I have a theory: We often feel bad about ourselves, impatient, irritable and somehow unfit to face the day not because we over-ate and feel guilty, not because of something someone said or did, not because we don’t have enough time or money, not because we have a boring job, not because of our body or hormones or age; we feel bad because we have unfinished business with ourselves. Yup. I think that may very well be the only true reason we ever feel like crap.

Time to sit down with the current art project.

Simple Pleasures – Jelly Bellies & the Examined Life

As I mentioned previously, one of my guilty pleasures is to watch episodes of The Golden Girls while I work on art projects. I do not actually watch so much as I listen, with a glance at the screen now and then, because some moments on that extremely well written show are just worth the pause, every time.

What I want to do now, however, is share another guilty pleasure. I also watch documentaries while sewing. I find these on hulu. Some date back to the 60’s; others are as recent as 2012. What I enjoy about documentaries is that I can ignore the screen and keep focused on my work, while at the same time engaging my mind with something new, a fresh perspective or the life experiences of great entrepreneurs and dreamers.

ps - 0529 - 1

Last night, I watched a 2009 documentary titled Examined Life.

“…entertaining and thought-provoking excursions with some of today’s most famous and influential thinkers. Included are Peter Singer on the ethics of consumption; Slavoj Zizek on the environment; Michael Hardt on the nature of revolution; Judith Butler and Sunaura Taylor question culture’s fixation on individualism. And Cornel West… compares philosophy to jazz and blues, reminding us how intense and invigorating a life of the mind can be.”Hulu summary

The camera follows each philosopher through New York City, Central Park or San Fransisco, on foot, by cab and even while rowing a boat, as each eloquently shares their concept of what it means to live a mindful life. For the viewer, it feels as though you are accompanying them on a walk much like two long-time friends would spend an afternoon chatting about life. It was a pure delight.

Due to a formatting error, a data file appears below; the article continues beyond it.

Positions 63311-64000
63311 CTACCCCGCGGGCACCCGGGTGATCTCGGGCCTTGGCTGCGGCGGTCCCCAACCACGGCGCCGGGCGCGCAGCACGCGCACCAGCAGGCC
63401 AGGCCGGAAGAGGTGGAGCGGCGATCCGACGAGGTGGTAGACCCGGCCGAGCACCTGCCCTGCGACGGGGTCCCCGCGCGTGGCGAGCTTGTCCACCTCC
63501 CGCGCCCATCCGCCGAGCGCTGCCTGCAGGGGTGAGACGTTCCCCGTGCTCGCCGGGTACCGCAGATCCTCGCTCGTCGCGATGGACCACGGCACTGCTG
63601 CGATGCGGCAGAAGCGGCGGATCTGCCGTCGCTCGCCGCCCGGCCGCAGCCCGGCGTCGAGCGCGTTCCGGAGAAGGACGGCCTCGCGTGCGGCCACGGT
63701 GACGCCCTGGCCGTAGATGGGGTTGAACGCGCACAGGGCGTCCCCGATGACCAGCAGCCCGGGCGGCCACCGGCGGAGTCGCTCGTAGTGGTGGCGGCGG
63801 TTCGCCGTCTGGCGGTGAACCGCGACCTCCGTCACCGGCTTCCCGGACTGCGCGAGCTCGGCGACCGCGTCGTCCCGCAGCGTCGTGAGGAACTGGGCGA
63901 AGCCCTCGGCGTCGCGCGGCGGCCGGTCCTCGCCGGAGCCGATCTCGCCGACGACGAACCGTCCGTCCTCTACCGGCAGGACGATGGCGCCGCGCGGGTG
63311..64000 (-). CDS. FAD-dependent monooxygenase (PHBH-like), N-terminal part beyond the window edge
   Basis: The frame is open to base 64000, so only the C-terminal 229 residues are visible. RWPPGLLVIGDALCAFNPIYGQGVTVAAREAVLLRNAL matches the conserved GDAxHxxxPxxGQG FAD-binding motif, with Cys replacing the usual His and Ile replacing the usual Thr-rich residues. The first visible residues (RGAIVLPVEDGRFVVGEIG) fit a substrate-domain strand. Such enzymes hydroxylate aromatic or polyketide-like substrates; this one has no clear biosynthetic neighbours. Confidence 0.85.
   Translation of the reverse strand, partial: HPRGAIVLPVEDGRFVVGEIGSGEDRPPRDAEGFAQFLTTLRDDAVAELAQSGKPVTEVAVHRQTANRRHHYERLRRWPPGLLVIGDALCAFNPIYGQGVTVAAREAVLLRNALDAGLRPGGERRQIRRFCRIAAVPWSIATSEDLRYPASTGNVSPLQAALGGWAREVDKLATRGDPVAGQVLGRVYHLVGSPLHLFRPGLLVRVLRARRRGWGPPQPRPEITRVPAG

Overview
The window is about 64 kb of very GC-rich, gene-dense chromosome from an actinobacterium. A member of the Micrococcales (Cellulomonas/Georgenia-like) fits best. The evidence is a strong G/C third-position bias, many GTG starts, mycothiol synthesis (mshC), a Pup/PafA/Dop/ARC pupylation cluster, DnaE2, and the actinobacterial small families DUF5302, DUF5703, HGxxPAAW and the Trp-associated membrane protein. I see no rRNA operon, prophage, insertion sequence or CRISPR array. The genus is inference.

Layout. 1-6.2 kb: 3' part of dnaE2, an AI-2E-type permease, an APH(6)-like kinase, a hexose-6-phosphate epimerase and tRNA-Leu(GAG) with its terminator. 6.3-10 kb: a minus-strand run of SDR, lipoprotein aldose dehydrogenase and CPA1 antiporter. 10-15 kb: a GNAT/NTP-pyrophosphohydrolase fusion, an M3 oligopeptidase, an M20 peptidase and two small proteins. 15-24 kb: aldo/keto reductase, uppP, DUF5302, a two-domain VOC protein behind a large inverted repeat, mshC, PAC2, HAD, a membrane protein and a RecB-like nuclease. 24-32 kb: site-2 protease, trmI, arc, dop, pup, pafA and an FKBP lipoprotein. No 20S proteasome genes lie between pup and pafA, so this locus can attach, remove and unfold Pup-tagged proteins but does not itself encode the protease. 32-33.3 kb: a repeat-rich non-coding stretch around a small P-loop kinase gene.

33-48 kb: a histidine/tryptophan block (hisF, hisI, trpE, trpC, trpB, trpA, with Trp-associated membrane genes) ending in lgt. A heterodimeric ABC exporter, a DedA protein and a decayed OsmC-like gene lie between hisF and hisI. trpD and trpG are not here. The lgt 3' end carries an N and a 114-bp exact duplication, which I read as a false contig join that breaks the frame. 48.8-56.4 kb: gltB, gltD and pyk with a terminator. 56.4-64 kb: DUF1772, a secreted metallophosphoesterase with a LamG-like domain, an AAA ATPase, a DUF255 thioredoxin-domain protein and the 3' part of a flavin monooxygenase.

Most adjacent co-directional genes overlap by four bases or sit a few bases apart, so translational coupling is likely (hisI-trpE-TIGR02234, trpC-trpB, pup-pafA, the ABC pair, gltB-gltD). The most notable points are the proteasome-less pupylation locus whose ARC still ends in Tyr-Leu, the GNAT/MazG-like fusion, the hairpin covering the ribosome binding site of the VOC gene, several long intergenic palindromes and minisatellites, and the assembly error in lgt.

ps - 0529 - 2A few days back, I came a cross the story of the inventor of the Jelly Bellies. The documentary is titled Candyman: The David Klein Story. Surprisingly, not much of a description can be found about this movie on hulu or on other sites besides these words: “The amazing true story of David Klein who came up with the concept of Jelly Belly jellybeans.” – Hulu summary

Nevertheless, the title was compelling (especially for someone with a sweet tooth), but I am glad I watched this for another reason. The inventor in question is clearly an original character, one who quite simply allowed the unfolding of his vision no matter what. As an artist (though I find this small word to be a bit too big at times), I occasionally experience insecurity about how my work might be perceived, or even my lifestyle or the way I dress (I am not exactly a fashion bug). Seeing the journey of other creative souls reminds me that we each have our own signature and that’s OK.